or historic "social welfare claims." The Tulsa case, he
said, is different: There are surviving victims and evidence of
The more noteworthy disagreement to emerge in the course of the
day, however, was among the proponents of reparations themselves,
as advocates showed markedly different views of how their cause
might best be advanced. Recognizing the potential for polarization,
Ogletree said at the outset, "When I talk about reparations,
I am not trying to win a popularity contest. I don't need your vote.
I'm not looking for your blessings. I'm convinced this is an issue
of great moment and that it will result in, I think, broad and fundamental
change." Dean Alfreda Robinson, of the George Washington University
Law School, took a similar stance. Responding to the argument that
bringing up old grievances is "troubling settled waters,"
Robinson said, "There are no settled issues when it comes to
matters of race."
But how best to stir the waters? How far can advocates get with
an "I don't need your vote" approach? The questions were addressed
in a lunch presentation by Eric Miller, a research fellow at the
Harvard Criminal Justice Institute. Miller, who is working closely
with Ogletree on the Tulsa case, criticized reparations lawsuits
that make the blanket claim that whites have benefited from "unjust
enrichment" due to slavery. "A moral claim for reparations is more
complex than is usually acknowledged," he said. He raised questions
about whether the educational and reconciliation goals of the reparations
movement might be better achieved with a less "bellicose" style.
The most sweeping challenge to reparations activists was presented
in an afternoon session by David Lyons of Boston University. Lyons
is a professor of both law and philosophy. He cautioned against
an approach that puts all whites on one side and blacks on the other.
"American working people have not clearly benefited from the systems
of slavery and Jim Crow. White laboring people and black laboring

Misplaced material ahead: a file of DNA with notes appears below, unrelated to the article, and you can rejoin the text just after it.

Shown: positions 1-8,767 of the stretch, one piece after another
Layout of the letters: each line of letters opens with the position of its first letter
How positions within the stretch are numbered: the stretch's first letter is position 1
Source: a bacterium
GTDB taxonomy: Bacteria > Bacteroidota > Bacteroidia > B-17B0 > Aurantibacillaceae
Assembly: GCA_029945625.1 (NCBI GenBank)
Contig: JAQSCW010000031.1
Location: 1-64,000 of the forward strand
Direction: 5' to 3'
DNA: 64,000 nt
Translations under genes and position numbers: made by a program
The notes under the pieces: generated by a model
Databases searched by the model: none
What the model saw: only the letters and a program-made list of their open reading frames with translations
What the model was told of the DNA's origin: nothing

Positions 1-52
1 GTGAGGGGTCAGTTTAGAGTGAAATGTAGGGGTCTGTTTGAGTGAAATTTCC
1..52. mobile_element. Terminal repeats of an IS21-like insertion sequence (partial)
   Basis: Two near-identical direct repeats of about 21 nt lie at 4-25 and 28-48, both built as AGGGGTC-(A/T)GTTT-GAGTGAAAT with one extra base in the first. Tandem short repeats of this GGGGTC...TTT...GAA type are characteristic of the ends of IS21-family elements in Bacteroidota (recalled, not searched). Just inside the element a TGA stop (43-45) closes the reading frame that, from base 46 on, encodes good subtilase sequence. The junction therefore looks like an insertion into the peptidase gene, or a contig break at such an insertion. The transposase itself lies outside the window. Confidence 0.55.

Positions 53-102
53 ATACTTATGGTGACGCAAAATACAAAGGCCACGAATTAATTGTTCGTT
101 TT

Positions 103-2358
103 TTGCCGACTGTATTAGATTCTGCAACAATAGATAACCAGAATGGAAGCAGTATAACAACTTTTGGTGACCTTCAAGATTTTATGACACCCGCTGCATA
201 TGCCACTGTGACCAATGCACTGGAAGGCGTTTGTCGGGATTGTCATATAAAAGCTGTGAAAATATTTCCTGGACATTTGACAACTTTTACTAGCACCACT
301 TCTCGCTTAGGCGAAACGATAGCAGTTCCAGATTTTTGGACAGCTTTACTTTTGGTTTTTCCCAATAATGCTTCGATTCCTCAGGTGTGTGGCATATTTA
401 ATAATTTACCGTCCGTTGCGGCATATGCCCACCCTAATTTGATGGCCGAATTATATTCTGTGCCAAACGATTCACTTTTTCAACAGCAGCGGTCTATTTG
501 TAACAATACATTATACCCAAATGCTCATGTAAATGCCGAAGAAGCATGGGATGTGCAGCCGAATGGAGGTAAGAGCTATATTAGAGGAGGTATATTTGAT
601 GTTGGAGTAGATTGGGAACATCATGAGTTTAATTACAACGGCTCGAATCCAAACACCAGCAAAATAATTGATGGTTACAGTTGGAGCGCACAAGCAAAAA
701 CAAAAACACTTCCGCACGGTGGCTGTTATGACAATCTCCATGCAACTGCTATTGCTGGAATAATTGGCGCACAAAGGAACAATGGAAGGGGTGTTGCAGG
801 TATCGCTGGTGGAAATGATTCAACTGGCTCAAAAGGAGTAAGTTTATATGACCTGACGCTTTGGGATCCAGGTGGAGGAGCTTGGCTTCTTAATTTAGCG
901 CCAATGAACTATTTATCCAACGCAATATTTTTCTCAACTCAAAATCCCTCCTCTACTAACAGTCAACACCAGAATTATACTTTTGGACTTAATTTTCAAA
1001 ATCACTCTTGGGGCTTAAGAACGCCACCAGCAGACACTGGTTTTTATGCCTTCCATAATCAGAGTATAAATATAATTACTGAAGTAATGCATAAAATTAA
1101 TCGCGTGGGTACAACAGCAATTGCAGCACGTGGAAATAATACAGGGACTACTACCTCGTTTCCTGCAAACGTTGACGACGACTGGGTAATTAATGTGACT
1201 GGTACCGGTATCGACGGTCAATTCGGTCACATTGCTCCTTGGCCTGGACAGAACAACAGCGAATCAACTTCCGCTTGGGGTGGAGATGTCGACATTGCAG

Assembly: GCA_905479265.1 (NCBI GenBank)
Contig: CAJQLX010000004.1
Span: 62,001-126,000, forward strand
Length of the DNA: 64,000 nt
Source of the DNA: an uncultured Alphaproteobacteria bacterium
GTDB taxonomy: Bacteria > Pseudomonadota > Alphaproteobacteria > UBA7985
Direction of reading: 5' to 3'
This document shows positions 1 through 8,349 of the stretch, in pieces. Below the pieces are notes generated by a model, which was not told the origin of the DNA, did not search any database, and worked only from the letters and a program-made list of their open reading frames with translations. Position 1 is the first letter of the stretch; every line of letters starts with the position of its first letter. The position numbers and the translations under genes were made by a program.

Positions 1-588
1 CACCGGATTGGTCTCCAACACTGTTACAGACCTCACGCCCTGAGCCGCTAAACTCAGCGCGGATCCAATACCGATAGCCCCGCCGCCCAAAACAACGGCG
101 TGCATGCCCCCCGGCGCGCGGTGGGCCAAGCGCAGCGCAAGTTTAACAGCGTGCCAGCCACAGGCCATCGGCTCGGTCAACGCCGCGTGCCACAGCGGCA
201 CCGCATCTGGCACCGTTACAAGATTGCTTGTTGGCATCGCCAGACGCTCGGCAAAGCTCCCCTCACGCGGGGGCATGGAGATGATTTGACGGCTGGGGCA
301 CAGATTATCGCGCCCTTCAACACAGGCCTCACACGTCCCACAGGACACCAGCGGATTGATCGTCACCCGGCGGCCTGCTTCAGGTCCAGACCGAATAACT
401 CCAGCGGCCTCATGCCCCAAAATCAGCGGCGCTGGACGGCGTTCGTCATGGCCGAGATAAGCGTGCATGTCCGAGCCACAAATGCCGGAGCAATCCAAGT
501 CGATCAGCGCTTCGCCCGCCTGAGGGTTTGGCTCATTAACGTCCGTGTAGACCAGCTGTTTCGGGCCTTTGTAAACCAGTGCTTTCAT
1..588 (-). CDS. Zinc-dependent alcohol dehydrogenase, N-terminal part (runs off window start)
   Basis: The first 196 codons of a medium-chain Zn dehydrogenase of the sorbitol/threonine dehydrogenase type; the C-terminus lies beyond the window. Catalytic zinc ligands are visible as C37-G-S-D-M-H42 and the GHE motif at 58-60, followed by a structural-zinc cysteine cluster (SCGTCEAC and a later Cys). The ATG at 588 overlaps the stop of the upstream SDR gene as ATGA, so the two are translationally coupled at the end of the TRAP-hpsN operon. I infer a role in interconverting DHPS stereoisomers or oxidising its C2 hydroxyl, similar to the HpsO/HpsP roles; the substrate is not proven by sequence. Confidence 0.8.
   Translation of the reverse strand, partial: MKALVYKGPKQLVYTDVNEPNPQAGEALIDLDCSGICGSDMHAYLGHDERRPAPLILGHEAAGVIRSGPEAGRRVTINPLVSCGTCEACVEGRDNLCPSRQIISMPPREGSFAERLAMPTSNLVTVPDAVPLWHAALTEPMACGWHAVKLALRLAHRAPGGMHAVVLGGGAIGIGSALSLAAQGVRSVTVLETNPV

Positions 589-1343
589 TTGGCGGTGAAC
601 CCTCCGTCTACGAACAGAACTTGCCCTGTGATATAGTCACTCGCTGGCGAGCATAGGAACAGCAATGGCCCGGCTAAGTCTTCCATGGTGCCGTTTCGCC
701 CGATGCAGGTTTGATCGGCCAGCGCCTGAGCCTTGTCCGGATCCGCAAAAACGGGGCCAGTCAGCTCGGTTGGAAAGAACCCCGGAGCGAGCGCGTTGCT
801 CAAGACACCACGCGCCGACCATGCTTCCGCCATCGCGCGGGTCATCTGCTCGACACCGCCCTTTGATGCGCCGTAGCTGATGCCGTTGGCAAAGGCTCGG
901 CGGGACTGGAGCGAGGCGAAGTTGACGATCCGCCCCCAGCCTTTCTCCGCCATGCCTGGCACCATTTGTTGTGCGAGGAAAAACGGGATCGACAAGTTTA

people both were disadvantaged by that division on the basis of
race," Lyons said.
Lyons argued that the legacies of slavery and Jim Crow are still
very much with us but that they should be addressed by programs
that are not race specific. Mentioning national health insurance,
a guaranteed annual income, educational opportunity, good public
transportation services, and the elimination of residential segregation,
Lyons said, "We could describe a number of programs that are not
particularly targeted, could not be classified as 'reverse discrimination,'
[but that would] undo the inequities of slavery and Jim Crow."
That vision, of course, requires a political will on the part of
the American populace that some doubt exists. Indeed, one African-American
in the audience put the question directly to Lyons: "Do you sincerely
believe that this nation really gives a damn?"
Lyons responded that there have been "times when American public
opinion has changed very substantially on specific issues." He was
backed up by Dean Robinson: "I may be sounding schizophrenic here,
but . . . we have cause for being quite optimistic that things will
change. Our history is that they have changed."
In closing remarks, Professor David Hall of Northeastern School
of Law, who had served as moderator throughout the symposium, broached
the reparations debate as something more than a financial matter.
"This society is trapped," he said, "in a race conundrum."
Reparation "has the potential to be the balm in Gilead, to
heal the racially sin-sick soul of this nation." But it must
"come from the heart of America and not just from its coffers,"
he said, "if it is to be that healing force."
is a writer based in the Boston area.
Photo: Dean Alfreda Robinson of George Washington University School
of Law, at the podium. Seated left is Professor Calvin Massey of
the University of California at Hastings School of Law (formerly
a visiting professor at BC Law). By Lee Pellegrini